Well, think again…
The end of the year brought a whirl-wind of change. And for corporate tax and accounting professionals it may have created more changes than were bargained for. There are some key changes in the new tax law that corporate tax and accounting professionals need to know when it comes to their fixed asset management.
While this is not an all-encompassing list, let’s hit on some of the more prominent changes:
100% expensing of certain assets.
This provision in the new Tax Cuts and Jobs Act law, was perhaps one of the more prominent. Section 168(k) of the new law specifies the assets that qualify, or don’t qualify. What is very interesting to see in this notable change is that depreciation benefits are retroactive to September 27th, 2017.
For tax professionals, this may involve some recalculations of assets depending on when they were placed into service. For instance, if an asset was acquired prior to September 28th and placed into service after September 27th, it would qualify for 50% expensing. In comparison, assets acquired and placed into service after September 27th would qualify for 100% expensing.
Depreciation of “passenger vehicles” changed dramatically.
If, as defined by the law, a passenger vehicle is purchased for business use, the purchaser may deduct up to $10,000 in the 1st year; as opposed to the previous limited depreciable amount of $3,160. Depreciable amounts of $5,760 per year would be allowable in following years, until the vehicle is fully depreciated. This is a change from the yearly depreciable amount of $1,875. A significant change that will take effect after 12/31/2017.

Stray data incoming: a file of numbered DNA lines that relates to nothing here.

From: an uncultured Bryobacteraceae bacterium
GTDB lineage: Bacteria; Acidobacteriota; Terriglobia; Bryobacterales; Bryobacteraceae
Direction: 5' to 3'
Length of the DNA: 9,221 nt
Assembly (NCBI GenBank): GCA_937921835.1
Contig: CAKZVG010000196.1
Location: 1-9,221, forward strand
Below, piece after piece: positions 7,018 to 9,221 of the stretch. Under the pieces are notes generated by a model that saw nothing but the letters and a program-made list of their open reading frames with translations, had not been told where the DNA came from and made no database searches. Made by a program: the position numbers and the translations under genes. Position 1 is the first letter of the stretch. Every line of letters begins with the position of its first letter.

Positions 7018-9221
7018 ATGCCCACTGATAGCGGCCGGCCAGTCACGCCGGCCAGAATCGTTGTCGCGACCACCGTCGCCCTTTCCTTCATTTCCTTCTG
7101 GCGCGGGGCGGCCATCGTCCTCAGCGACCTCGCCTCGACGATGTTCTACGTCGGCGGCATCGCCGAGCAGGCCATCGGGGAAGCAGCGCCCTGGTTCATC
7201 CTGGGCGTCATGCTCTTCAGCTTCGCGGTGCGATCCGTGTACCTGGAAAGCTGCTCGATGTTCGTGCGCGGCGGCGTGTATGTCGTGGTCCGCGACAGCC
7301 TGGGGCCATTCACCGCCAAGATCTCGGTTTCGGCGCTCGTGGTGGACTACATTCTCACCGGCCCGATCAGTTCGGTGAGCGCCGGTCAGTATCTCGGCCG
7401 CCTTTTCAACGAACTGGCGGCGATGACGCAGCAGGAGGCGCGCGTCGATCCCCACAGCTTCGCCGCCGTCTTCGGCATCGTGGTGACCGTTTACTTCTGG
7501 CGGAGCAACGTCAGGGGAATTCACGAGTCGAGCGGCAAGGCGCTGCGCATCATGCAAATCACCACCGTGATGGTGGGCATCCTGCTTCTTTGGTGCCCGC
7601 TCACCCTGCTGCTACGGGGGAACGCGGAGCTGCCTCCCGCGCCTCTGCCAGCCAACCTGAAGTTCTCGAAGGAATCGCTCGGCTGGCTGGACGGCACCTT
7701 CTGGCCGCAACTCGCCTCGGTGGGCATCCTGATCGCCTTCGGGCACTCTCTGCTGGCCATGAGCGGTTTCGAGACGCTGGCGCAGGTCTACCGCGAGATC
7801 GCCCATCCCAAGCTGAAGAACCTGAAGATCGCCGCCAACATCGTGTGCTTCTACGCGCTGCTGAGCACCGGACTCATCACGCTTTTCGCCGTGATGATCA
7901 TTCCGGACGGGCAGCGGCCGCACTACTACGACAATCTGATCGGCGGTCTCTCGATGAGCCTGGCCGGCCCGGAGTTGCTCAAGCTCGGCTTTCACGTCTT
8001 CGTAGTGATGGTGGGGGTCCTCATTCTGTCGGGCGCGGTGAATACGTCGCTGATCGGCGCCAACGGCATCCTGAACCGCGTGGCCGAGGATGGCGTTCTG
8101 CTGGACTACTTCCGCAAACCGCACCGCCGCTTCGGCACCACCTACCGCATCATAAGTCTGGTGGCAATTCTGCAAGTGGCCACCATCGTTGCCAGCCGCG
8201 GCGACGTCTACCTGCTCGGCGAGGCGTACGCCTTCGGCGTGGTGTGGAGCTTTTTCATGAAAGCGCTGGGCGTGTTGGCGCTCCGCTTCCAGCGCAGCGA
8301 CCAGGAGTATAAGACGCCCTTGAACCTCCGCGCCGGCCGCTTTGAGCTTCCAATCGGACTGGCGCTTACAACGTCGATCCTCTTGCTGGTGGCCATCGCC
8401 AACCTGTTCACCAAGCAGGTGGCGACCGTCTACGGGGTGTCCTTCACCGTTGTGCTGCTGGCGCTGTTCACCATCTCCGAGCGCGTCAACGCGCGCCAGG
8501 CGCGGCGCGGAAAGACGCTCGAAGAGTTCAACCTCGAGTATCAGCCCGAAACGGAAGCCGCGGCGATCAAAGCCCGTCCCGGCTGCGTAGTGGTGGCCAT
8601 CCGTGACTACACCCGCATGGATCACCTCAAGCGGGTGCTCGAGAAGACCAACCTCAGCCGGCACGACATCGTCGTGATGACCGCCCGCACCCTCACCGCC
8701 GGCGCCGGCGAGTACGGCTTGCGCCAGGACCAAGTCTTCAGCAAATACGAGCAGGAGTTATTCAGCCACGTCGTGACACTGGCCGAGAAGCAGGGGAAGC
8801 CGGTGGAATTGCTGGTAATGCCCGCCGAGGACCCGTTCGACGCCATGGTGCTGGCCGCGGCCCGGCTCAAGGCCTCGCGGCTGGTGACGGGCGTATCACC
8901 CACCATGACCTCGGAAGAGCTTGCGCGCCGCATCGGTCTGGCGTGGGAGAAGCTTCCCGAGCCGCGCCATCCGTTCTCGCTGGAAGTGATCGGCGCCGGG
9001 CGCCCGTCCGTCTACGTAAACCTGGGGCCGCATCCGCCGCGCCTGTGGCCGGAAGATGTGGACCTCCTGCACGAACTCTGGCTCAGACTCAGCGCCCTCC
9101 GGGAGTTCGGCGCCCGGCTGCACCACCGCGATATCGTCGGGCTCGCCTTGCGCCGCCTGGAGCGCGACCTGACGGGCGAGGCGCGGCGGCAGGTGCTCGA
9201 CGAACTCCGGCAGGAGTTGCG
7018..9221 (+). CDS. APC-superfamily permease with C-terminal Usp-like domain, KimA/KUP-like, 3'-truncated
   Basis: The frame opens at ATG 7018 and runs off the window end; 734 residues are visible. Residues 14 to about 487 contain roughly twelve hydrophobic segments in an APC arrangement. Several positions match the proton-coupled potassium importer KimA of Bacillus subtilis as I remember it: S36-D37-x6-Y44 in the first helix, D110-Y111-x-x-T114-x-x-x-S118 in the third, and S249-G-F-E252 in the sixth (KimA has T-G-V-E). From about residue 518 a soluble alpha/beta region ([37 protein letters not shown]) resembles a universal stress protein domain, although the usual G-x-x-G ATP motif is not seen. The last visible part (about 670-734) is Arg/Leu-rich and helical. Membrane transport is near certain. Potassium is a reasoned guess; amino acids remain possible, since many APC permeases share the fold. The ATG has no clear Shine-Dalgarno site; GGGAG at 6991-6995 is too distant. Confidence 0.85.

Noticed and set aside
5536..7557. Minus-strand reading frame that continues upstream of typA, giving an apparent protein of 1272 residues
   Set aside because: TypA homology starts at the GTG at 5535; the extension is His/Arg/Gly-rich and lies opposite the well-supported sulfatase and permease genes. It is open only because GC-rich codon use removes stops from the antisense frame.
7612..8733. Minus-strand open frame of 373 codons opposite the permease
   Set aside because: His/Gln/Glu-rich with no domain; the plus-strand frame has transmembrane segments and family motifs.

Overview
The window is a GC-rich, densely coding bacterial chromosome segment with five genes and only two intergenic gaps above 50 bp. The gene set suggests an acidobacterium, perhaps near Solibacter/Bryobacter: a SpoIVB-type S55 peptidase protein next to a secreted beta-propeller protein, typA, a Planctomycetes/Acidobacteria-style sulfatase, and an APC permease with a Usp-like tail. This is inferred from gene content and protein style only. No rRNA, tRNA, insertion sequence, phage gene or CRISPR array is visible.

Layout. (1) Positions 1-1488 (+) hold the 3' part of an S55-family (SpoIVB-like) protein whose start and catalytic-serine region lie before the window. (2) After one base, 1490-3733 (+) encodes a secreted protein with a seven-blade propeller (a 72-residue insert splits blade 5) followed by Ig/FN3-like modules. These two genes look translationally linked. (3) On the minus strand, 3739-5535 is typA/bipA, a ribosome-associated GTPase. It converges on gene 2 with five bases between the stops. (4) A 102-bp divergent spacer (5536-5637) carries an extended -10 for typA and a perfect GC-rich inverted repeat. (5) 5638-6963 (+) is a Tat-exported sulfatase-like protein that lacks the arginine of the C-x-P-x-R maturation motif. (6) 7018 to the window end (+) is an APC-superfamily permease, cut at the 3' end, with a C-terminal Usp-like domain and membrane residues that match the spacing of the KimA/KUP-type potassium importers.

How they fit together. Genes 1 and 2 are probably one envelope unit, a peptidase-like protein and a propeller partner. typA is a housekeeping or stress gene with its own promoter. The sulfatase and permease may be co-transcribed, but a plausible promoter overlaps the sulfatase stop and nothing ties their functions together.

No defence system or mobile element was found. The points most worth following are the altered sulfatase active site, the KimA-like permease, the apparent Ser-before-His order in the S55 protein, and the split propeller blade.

Allowable Section 179 asset expensing was increased significantly.
Businesses prior to the tax law change were allowed to expense a business asset to the tune of $510,000 in 2017, with the maximum deduction reduced dollar for dollar, as additional assets placed into service exceed $2,030,000. With the new law, businesses will now will be able to expense up to $1 million in 2018, with the new phase out amount set at $2.5 million.
What do all these changes mean for Corporate Tax Managers, Directors, and their teams? It means that in many cases manual asset recordings made in 2017, may have to be updated today, given the retroactive aspects of the law. This is bitter sweet, in that these updates must be calculated on top of the already hectic schedule, as other deadlines draw near.
Solutions exist to address these new challenges.
Susan Sabatini, Wolters Kluwer’s CCH® Fixed Assets Manager-Product Owner explains the challenge awaiting many “With such late action by Congress, tax professionals will need to spend time re-evaluating their 2017 depreciation worksheets. This is to insure that the correct bonus percentage has been applied to assets placed in service during the final quarter of 2017. If you are burdened by manual calculations for depreciation, this change has extended re-work for you. However, if you are a CCH® Fixed Assets Manager user, our software will automatically calculate this for you. You will be able to continue with other tasks to file that return on time.”
In summary, it’s scenarios like this that make embracing fixed asset management technology a priority.
With the current technology available today, more professionals are choosing to streamline and automate their fixed assets, to not only make their jobs easier, but to avoid the mistakes that manual work can create. Furthermore, having the software keep up with the latest compliance and manual work automatically, lets staff get back to more important work.
For more information about how to streamline your Fixed Assets Management with Wolters Kluwer’s popular CCH® Fixed Assets Manager solution, download our current white paper, Simplify Fixed Assets Management to Increase Productivity by clicking here.